The U.N.’s independent expert on the rights situation in North Korea urged the global community to resolve the fate of 200,000 people allegedly abducted by Pyongyang, and refer perpetrators to the International Criminal Court.
Addressing the U.N. Human Rights Council in Geneva Monday, Marzuki Darusman presented his latest report on the human rights situation in the country, including a strategy aimed at keeping the issue of abductions in the international spotlight. Darusman urged fast and effective action on the matter, noting “the victims, those who have survived, and their families are, for the most part, well advanced in the years,” and stressing “an international approach to the issue is now required.”
North Korean representative Kim Yong-Ho attacked Darusman’s report as “politicized,” telling the council the former Indonesian attorney general himself was “under manipulation of… hostile forces” and represented “their ill-minded political objectives.” He also cited recent news reports that Darusman had called for “regime change” in North Korea, accusing him of misusing “human right issues as a means to dismantle or overthrow the country’s system.”
Representatives of the European Union and Japan, which are set to table a resolution on the human rights situation in the country, were among many to hail Darusman’s report. US representative Robert King meanwhile voiced deep concern at the “widespread and gross human rights violations committed by the [North Korean] government.” Japan’s representative Kaji Misako urged the country to “take concrete actions towards the improvement of its human rights situation, including the resolution of the issue of abduction.”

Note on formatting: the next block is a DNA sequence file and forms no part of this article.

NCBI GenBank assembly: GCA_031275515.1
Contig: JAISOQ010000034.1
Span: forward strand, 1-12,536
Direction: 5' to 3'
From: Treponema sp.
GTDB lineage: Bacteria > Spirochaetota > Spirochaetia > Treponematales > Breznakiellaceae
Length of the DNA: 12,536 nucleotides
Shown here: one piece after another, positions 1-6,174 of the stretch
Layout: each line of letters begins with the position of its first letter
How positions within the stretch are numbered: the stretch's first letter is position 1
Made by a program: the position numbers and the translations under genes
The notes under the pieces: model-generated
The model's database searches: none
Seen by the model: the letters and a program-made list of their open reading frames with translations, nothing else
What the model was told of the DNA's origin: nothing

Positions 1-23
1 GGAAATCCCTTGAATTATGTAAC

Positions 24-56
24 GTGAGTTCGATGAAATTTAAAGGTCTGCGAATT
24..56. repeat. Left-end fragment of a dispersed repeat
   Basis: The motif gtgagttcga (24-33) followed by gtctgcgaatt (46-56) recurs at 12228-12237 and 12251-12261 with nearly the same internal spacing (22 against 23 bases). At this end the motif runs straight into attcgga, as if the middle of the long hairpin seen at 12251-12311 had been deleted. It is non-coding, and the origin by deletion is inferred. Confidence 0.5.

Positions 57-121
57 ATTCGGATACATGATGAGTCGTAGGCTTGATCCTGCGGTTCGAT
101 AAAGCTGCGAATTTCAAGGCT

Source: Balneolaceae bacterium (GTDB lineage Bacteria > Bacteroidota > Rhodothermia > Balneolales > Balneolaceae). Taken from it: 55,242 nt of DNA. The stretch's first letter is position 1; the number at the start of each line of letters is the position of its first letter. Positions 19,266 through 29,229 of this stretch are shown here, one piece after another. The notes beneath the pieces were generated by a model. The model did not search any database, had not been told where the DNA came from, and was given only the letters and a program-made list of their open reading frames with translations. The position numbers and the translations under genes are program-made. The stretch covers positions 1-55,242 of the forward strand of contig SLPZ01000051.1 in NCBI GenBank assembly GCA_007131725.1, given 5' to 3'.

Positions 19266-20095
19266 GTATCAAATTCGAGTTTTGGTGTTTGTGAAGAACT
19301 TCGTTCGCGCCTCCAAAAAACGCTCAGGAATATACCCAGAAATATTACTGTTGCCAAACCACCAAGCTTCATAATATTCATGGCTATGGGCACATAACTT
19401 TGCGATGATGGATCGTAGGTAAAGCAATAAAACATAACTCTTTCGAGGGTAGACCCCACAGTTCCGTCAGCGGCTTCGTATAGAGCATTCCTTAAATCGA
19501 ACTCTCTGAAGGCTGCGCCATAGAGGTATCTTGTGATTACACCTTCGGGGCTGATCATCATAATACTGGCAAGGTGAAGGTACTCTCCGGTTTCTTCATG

An UN-mandated investigation issued a searing report in February 2014, describing a litany of rights abuses in North Korea, including the abductions of an estimated 200,000 foreign nationals from at least 12 countries. Most of them were South Koreans left stranded after the 1950-1953 Korean War, but hundreds of others from around the world have since been taken or disappeared while visiting the secretive Stalinist state. Among those are an estimated 100 citizens of Japan believed to have been taken to train North Korean spies in Japanese language and customs.